Having a peanut allergy is something that has been a part of my life for as long as I can remember. As a kid, I used to wonder what it felt like to go to school and eat a peanut butter and jelly sandwich that was made for me by my parents. Unfortunately, that will never be a reality. My childhood responsibility was to warn people that I was severely allergic, which would result in one or both of us having to change seats. 

Imani Williams

I bet you're wondering just how severe my allergy is to nuts. In order to get a reaction, all I have to do is smell it. That reaction would be just as severe as if I were to ingest it. My throat would start becoming itchy very quickly, which would cause me to cough, and then my eyes would begin to water. If I let the reaction continue, then my throat would start to close and I could go into shock. Thankfully, I've never had an experience that serious.

The worst reaction I've ever had was when I recently ate a "caramel" cupcake. I was fooled by the tantalizing icing only to realize moments later that it was peanut butter. If I were able to smell the PB, then obviously I wouldn't have eaten it. I remember immediately feeling the itchiness in my throat and my eyes beginning to water. Luckily, I was able to stop the reaction early on by drinking a lot of water and taking a Benadryl, which is an antihistamine.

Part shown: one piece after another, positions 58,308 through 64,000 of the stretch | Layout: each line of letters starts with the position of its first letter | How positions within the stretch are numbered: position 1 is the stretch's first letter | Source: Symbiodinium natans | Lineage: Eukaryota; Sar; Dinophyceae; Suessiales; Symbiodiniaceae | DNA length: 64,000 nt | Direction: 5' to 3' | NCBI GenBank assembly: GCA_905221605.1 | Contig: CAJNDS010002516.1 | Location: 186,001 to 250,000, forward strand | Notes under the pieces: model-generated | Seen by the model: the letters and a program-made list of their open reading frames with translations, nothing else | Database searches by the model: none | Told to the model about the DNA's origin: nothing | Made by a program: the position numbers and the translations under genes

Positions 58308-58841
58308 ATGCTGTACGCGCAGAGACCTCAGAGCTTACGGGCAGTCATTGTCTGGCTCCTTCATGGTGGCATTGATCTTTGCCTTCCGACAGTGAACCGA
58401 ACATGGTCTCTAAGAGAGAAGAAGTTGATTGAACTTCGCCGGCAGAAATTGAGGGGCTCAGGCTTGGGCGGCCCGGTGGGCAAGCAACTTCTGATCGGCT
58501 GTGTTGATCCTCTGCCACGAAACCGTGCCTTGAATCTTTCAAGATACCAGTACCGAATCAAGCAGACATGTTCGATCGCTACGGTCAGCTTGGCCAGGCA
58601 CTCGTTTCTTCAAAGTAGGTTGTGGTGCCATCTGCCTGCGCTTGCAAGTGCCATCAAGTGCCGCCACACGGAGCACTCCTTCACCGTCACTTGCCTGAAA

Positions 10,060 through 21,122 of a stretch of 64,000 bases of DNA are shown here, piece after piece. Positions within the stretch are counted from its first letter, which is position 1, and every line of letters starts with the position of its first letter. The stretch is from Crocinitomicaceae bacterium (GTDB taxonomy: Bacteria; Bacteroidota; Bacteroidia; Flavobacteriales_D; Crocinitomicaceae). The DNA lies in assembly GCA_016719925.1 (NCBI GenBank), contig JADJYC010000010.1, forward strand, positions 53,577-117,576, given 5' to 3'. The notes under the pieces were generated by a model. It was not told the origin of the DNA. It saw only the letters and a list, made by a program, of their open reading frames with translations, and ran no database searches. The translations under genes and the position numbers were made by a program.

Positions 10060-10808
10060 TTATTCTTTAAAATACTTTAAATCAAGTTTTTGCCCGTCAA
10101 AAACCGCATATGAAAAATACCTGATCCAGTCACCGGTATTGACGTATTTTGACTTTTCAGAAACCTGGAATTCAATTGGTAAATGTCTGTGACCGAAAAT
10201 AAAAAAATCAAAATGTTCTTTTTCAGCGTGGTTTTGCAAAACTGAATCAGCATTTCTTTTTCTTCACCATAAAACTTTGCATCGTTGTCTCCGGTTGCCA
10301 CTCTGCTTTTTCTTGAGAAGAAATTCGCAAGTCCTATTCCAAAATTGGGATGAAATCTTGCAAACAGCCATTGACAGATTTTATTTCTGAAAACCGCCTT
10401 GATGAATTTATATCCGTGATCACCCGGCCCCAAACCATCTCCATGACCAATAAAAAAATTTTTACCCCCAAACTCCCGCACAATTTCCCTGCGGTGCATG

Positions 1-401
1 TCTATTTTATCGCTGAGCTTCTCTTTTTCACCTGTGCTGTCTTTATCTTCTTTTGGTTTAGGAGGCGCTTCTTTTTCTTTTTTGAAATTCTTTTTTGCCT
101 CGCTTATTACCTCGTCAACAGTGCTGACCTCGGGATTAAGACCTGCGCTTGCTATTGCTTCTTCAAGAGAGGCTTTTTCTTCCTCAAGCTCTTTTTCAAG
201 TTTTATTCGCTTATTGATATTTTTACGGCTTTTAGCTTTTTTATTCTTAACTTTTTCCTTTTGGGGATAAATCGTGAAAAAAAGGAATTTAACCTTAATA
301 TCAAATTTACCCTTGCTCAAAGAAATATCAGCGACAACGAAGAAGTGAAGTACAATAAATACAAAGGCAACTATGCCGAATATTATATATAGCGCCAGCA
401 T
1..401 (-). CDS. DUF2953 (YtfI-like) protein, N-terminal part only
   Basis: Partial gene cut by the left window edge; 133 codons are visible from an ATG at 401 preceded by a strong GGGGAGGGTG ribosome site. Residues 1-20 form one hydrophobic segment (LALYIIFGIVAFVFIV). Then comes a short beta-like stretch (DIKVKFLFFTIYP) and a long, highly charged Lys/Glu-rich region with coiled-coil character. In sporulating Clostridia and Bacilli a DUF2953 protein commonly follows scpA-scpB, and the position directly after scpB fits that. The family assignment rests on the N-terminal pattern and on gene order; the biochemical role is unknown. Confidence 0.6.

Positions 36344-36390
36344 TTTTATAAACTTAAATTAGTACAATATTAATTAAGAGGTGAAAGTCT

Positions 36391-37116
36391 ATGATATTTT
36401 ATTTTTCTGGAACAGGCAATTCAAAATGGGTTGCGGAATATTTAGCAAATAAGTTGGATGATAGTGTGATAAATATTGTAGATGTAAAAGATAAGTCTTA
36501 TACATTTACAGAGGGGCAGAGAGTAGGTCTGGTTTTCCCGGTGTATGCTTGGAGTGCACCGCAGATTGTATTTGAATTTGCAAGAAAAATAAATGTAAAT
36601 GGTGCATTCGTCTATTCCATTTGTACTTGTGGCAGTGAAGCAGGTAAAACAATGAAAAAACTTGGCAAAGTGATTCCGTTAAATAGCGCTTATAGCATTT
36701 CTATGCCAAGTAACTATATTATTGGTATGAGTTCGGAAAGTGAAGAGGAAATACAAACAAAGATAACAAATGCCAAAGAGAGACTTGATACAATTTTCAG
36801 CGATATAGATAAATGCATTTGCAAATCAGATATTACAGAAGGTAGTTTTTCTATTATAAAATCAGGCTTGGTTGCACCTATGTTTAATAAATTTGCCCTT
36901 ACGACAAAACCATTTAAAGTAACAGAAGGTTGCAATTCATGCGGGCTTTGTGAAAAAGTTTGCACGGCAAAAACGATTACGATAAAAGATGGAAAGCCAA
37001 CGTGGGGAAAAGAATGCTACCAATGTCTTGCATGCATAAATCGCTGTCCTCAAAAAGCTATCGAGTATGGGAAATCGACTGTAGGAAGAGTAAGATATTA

The Facts

nut, cashew, cereal, peanut
Kristine Mahan

Having a peanut allergy is extremely common. Members of the The New England Journal of Medicine presented research that helped quell fears that this allergy is hereditary. Families with a history of peanut allergies didn't necessarily carry it down to their kids. They found that the allergy develops on its own.

Other research done by Annals of Allergy, Asthma and Immunology did a study to see if a person could outgrow their peanut allergy. They concluded that you can't necessarily get rid of it, but you can develop a tolerance, which is progress. Up until now, there hasn't been any permanent solution, but who knows where science will be in 20 years?

Life These Days

nut, almond, peanut
Christin Urso

In recent years, I've grown to take my allergy in stride. I don't let it bother me as much nor do I spend so much time thinking about it. Yes, I'm still just as allergic as I was during my childhood, but I've made it work for me. Part of my grocery shopping routine is to take a minute to look at the the ingredients list to see if there are peanuts or peanut oil.

I'm usually lenient when a package says something to the effect that the food item was made in a "factory that has tree nuts, wheat, etc." I know that companies put that for legal reasons, so I'm okay with that. 

When I am with my friends, I tend to make light of the situation. I always try to tell them, "If I'm not worried, then you shouldn't be either." Don't get me wrong though, I appreciate their concern. Sometimes when my friends are scatterbrained, I'll ask one of them to grab me a Reese's Peanut Butter Cup just to get a rise out of them. It makes me laugh every time.